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Proton Pump Inhibitors Versus Histamine 2 Receptor Antagonists for Stress Ulcer Prophylaxis in Critically Ill Patients: A Systematic Review and Meta-Analysis*

Alhazzani, Waleed MD1; Alenezi, Farhan MD1; Jaeschke, Roman Z. MD1,2; Moayyedi, Paul MD1,2; Cook, Deborah J. MD1,2

Critical Care Medicine:
doi: 10.1097/CCM.0b013e3182758734
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Background: Critically ill patients may develop bleeding caused by stress ulceration. Acid suppression is commonly prescribed for patients at risk of stress ulcer bleeding. Whether proton pump inhibitors are more effective than histamine 2 receptor antagonists is unclear.

Objectives: To determine the efficacy and safety of proton pump inhibitors vs. histamine 2 receptor antagonists for the prevention of upper gastrointestinal bleeding in the ICU.

Search Methods: We searched Cochrane Central Register of Controlled Trials, MEDLINE, EMBASE, ACPJC, CINHAL, online trials registries (, ISRCTN Register, WHO ICTRP), conference proceedings databases, and reference lists of relevant articles.

Selection Criteria: Randomized controlled parallel group trials comparing proton pump inhibitors to histamine 2 receptor antagonists for the prevention of upper gastrointestinal bleeding in critically ill patients, published before March 2012.

Data Collection and Analysis: Two reviewers independently applied eligibility criteria, assessed quality, and extracted data. The primary outcomes were clinically important upper gastrointestinal bleeding and overt upper gastrointestinal bleeding; secondary outcomes were nosocomial pneumonia, ICU mortality, ICU length of stay, and Clostridium difficile infection. Trial authors were contacted for additional or clarifying information.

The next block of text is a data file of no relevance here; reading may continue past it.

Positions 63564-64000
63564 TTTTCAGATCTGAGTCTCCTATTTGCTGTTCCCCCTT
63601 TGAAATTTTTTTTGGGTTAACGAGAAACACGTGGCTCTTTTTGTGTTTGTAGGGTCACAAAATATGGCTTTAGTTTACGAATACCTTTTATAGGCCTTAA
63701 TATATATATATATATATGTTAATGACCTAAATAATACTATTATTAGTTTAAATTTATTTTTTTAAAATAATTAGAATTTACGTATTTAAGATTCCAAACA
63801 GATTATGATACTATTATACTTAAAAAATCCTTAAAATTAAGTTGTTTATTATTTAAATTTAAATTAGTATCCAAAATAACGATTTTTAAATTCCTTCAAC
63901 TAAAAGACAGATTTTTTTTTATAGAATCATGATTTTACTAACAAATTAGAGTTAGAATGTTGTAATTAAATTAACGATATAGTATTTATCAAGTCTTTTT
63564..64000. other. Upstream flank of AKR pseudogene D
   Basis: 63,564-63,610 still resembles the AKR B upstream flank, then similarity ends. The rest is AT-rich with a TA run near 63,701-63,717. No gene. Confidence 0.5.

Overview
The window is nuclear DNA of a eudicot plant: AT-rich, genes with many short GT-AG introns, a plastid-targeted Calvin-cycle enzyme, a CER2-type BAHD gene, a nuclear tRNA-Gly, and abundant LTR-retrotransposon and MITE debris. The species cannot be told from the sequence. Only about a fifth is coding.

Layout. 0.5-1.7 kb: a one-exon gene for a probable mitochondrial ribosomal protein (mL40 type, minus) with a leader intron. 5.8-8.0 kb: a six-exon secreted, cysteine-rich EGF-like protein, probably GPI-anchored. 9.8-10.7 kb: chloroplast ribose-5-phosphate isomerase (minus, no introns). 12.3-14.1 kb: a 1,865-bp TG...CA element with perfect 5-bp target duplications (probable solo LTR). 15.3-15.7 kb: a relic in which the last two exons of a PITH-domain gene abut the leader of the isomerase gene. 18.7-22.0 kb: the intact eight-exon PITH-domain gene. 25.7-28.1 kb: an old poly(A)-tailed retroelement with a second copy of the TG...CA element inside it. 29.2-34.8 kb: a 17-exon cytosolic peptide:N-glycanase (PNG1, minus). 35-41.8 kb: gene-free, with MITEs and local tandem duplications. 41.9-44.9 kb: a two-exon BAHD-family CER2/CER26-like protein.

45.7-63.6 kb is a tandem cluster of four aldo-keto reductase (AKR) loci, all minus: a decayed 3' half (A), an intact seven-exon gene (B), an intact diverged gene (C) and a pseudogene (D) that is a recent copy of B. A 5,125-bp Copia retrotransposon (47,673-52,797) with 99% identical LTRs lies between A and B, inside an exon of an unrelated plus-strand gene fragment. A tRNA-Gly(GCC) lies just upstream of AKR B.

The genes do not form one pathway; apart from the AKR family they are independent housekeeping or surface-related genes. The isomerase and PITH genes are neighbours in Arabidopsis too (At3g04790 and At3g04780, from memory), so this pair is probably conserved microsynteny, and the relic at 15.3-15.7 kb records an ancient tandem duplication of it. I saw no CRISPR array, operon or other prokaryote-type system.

Results: Fourteen trials enrolling a total of 1,720 patients were included. Proton pump inhibitors were more effective than histamine 2 receptor antagonists at reducing clinically important upper gastrointestinal bleeding (relative risk 0.36; 95% confidence interval 0.19–0.68; p = 0.002; I2 = 0%) and overt upper gastrointestinal bleeding (relative risk 0.35; 95% confidence interval 0.21–0.59; p < 0.0001; I2 = 15%). There were no differences between proton pump inhibitors and histamine 2 receptor antagonists in the risk of nosocomial pneumonia (relative risk 1.06; 95% confidence interval 0.73–1.52; p = 0.76; I2 = 0%), ICU mortality (relative risk 1.01; 95% confidence interval 0.83–1.24; p = 0.91; I2 = 0%), or ICU length of stay (mean difference −0.54 days; 95% confidence interval −2.20 to 1.13; p = 0.53; I 2 = 39%). No trials reported on C. difficile infection.

Conclusions: In critically ill patients, proton pump inhibitors seem to be more effective than histamine 2 receptor antagonists in preventing clinically important and overt upper gastrointestinal bleeding. The robustness of this conclusion is limited by the trial methodology, differences between lower and higher quality trials, sparse data, and possible publication bias. We observed no differences between drugs in the risk of pneumonia, death, or ICU length of stay.

Author Information

1 Department of Medicine, McMaster University, Hamilton, Canada.

2 Department of Clinical Epidemiology & Biostatistics, McMaster University, Hamilton, Canada.

* See also p. 906.

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Dr. Moayyedi has accepted speakers fees from AstraZeneca, Nycomed, and Abbott and has received research support from AstraZeneca and Aptlalis over the last 5 years. His chair is supported in part by an unrestricted donation to McMaster University. Dr. Cook holds a Research Chair funded by the Canadian Institutes for Health Research. The remaining authors have not disclosed any potential conflicts of interest.

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© 2013 by the Society of Critical Care Medicine and Lippincott Williams & Wilkins